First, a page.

Dr. Jason Anderson was introduced to Natchitoches when he came to work as a Lecturer of Biology at the Louisiana School for Math, Science, and the Arts (LSMSA) in 2011.
Teaching wasn’t always on Jason’s radar. In fact, he had zero desire to teach. Although his mother worked in the school system in St. Landry Parish for 38 years as a librarian, from young age Jason was focused on earning his doctorate and working in a lab.
“You never know when your calling is gonna call you and you don’t know your purpose in life until God directs you and takes you down the road less traveled,” he explained. “Mine was a humbling road from the height of earning my PhD, to not being able to find a job, and moving back in with my parents.”
Jason went to Texas A&M to earn a master’s and PhD in plant breeding and genetics. He also holds a bachelor’s in Biology. While he originally went to college to be a meteorologist, he naturally pivoted to become a cytogeneticist.
So where did teaching come into play for Jason? The story begins with failure.
When he was ABD “All but defended” he applied for a national talent search held by the BASF Chemical Company. While you might not recognize the company immediately, you’ve probably seen a commercial with the tagline, “We don’t make the products you buy, we make the products you buy better.”
Jason was one of five finalists to fly to BASF headquarters in North Carolina to interview for an agronomy position. His goal was to have a job lined up to transition into once he graduated. The interview went well, and Jason felt he had a unique toolset to offer with his genetics background.
When he got the email saying he didn’t get the position, he felt true failure for the first time because, before this moment, he’d never failed at anything, ever.
“I’ll never forget that moment, where for a split second I thought, ‘What am I going to do with my life,’” Jason shared.
What he learned from this failure was to never, ever say what you’re never going to do because failing led him to teaching, which when he was younger, he said he would never, ever do.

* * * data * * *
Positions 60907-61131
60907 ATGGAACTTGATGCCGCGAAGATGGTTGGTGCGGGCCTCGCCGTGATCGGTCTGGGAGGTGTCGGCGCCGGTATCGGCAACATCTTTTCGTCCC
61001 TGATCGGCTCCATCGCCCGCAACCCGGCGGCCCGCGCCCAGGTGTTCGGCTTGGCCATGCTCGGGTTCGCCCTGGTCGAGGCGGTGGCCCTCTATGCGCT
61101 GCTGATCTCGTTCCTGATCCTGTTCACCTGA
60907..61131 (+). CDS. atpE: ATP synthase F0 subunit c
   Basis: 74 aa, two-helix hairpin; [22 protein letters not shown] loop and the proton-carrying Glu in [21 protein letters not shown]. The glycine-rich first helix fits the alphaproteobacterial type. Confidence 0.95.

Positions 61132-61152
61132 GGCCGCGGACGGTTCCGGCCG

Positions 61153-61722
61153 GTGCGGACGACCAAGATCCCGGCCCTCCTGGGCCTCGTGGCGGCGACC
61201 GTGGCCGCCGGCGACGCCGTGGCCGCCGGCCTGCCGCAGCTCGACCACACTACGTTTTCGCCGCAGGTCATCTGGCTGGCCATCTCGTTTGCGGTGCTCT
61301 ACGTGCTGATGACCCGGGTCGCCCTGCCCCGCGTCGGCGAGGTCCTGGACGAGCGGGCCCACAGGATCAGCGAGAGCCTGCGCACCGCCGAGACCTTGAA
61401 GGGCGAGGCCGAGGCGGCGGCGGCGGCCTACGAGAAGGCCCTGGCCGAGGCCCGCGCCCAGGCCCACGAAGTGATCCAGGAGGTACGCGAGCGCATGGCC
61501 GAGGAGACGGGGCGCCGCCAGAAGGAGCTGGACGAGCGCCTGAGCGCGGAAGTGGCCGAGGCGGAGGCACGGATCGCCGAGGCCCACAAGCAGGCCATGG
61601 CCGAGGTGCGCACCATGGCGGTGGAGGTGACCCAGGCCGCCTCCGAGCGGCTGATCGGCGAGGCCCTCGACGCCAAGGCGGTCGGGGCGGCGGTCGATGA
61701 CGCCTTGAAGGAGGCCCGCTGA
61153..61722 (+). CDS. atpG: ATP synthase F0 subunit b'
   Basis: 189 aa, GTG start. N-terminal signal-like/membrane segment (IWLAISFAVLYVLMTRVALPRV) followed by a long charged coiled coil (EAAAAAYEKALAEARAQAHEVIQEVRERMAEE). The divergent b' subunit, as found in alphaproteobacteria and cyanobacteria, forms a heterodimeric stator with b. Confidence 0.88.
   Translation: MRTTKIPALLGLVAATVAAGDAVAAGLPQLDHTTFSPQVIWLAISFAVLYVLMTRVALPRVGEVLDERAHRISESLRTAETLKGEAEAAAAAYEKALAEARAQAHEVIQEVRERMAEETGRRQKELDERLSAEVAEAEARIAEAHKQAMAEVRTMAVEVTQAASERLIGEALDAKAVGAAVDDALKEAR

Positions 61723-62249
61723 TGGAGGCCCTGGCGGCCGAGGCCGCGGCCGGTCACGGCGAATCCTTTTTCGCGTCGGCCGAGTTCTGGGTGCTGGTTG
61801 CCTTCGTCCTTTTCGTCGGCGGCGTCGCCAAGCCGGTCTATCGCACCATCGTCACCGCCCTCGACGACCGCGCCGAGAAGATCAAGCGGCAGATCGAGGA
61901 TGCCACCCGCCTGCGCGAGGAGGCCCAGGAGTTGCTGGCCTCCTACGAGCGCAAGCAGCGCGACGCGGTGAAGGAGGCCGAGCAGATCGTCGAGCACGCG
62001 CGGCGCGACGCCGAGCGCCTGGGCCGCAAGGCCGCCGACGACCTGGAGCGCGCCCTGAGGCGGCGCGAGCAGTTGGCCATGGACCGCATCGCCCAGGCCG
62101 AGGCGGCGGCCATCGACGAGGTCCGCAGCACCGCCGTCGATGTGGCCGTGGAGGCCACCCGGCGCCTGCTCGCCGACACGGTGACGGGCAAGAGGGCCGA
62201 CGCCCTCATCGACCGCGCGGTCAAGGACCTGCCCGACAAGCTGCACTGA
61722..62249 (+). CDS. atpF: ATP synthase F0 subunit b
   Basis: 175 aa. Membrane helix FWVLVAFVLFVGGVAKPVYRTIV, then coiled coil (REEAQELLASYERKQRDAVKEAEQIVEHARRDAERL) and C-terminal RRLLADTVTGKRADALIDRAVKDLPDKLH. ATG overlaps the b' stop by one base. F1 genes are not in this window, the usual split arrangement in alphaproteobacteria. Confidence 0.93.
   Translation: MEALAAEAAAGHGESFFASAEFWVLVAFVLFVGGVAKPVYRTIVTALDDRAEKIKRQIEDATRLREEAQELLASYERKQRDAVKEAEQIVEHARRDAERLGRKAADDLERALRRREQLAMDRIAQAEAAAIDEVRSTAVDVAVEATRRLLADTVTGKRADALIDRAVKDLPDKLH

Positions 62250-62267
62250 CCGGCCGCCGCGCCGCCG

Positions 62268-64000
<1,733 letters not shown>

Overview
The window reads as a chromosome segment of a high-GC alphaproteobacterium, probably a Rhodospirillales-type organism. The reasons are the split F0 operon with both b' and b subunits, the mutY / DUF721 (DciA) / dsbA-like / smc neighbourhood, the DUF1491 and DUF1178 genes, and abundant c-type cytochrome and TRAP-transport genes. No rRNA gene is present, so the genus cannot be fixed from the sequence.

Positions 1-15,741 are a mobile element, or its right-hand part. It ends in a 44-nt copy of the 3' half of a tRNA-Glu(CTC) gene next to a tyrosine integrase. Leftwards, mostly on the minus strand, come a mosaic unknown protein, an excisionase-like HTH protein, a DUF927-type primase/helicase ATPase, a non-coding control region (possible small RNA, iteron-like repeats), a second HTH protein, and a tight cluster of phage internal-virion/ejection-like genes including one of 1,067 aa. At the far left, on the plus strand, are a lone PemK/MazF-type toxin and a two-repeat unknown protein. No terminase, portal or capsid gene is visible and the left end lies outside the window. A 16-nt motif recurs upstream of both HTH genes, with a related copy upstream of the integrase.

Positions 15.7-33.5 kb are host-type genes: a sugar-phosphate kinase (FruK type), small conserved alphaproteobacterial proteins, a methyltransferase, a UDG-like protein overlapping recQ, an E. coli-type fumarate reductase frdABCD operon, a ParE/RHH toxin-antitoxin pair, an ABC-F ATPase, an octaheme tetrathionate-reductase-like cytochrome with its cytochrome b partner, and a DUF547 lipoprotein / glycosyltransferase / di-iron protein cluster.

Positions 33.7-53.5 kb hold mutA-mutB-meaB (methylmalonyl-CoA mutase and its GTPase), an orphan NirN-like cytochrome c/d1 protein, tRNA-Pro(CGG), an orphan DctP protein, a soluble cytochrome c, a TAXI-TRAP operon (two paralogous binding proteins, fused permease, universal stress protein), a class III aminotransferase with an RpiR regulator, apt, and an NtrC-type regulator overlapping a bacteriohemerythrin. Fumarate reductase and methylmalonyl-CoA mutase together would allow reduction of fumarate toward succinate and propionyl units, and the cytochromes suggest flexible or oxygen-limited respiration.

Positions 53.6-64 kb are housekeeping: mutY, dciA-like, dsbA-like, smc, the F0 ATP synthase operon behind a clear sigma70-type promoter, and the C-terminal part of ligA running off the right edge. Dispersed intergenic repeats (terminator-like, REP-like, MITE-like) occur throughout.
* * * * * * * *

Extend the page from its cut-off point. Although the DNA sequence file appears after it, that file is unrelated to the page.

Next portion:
Jason finished his PhD during the height of a recession in 2010, so he quickly found it was almost impossible to find a job. Even people with vast experience were getting laid off and Jason found himself competing with them.
From complex lab techniques to classroom quizzes, Jason’s next move was back home to Opelousas to start applying for any job.
Enter South Louisiana Community College. Working as an adjunct professor teaching Biology was a blessing in disguise because it’s where Jason not only learned how to teach, but found his love for teaching blossoming.
“The rewards I got in my first year of teaching were incredible,” Jason explained. “It taught me how to teach, how to have patience, and how to not take myself so seriously. At this point I still didn’t see God’s plan.”
Jason was teaching while also waiting to see if something else opened up in the field he wanted to work in. Quite serendipitously, one class quickly turned into a full load in the spring with lectures and labs.
“All the little pieces kept adding up,” Jason said. “I’ve always been able to help people. Even when I was young, I’d finish an assignment and I’d go on to help someone else. That’s part of my DNA. I didn’t know how much that was going to play a role in my love for teaching. I began to see it while working as an adjunct, but I still didn’t understand how my degrees were going to play a part in it.”
Fast Forward to a day when Jason was skimming through the Chronicles of Higher Education and saw information about employment opportunities at LSMSA. He knew he wanted to teach somewhere where high schoolers actually have a desire to learn
He wasn’t aware that his degrees were about to unlock that door, but the ad stated, “Master’s as a minimum, PhD preferred.”
An application led to a phone interview, which quickly led to a campus tour and a classroom demonstration. Jason was asked to teach a lab lesson on the immune system to demonstrate his ability. This demonstration occurred on the same day there was a tornado outbreak affecting Natchitoches. Jason drove into town to find limbs strewn everywhere. A lot of people weren’t on campus at the time and the students had been up all night because of the tornado warning sirens. Despite the less than ideal circumstances, Jason noticed immediately that the students were engaged, asking questions, and loving the lecture.
What stuck with him the most from his visit to the LSMSA campus was the statement, “If you work here you must be a part of the students’ lives. You’re more than a teacher here. The term “in loco parentis,” is Latin for “in the place of a parent.”